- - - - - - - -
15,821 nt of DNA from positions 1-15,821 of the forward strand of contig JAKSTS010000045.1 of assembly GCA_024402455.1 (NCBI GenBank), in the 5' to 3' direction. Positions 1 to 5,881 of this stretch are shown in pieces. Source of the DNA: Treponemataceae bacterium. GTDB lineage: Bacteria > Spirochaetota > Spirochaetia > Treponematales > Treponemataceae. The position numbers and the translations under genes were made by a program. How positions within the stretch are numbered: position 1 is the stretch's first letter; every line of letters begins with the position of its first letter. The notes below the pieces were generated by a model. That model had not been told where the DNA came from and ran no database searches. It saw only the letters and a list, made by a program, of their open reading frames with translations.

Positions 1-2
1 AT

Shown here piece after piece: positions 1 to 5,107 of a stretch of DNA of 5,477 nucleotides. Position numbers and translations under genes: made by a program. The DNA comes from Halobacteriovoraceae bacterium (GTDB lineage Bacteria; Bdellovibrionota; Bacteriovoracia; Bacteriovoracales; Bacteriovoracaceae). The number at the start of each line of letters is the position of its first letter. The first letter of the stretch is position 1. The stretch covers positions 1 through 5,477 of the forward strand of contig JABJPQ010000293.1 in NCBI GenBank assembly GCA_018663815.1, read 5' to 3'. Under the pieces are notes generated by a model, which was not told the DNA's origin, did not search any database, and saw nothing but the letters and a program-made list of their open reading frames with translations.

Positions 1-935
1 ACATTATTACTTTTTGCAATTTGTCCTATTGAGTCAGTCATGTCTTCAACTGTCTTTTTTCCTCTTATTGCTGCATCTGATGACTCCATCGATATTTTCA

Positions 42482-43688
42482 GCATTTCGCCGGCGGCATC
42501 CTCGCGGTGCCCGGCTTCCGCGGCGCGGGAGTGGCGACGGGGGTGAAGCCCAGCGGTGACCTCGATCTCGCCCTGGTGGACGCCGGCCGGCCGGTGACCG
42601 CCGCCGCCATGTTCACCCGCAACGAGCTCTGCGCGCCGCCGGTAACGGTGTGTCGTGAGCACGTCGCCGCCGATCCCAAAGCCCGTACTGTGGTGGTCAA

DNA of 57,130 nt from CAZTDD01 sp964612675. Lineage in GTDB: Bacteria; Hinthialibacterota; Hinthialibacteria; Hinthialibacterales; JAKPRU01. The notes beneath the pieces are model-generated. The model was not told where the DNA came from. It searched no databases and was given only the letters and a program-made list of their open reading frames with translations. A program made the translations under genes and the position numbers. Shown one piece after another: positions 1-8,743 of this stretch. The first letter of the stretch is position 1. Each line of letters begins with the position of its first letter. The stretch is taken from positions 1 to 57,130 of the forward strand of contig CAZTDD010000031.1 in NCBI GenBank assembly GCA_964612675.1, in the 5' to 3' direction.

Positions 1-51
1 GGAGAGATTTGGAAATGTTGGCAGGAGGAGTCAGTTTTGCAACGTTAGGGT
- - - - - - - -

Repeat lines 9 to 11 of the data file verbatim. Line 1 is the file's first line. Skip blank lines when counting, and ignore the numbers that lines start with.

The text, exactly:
42501 CTCGCGGTGCCCGGCTTCCGCGGCGCGGGAGTGGCGACGGGGGTGAAGCCCAGCGGTGACCTCGATCTCGCCCTGGTGGACGCCGGCCGGCCGGTGACCG
42601 CCGCCGCCATGTTCACCCGCAACGAGCTCTGCGCGCCGCCGGTAACGGTGTGTCGTGAGCACGTCGCCGCCGATCCCAAAGCCCGTACTGTGGTGGTCAA

DNA of 57,130 nt from CAZTDD01 sp964612675. Lineage in GTDB: Bacteria; Hinthialibacterota; Hinthialibacteria; Hinthialibacterales; JAKPRU01. The notes beneath the pieces are model-generated. The model was not told where the DNA came from. It searched no databases and was given only the letters and a program-made list of their open reading frames with translations. A program made the translations under genes and the position numbers. Shown one piece after another: positions 1-8,743 of this stretch. The first letter of the stretch is position 1. Each line of letters begins with the position of its first letter. The stretch is taken from positions 1 to 57,130 of the forward strand of contig CAZTDD010000031.1 in NCBI GenBank assembly GCA_964612675.1, in the 5' to 3' direction.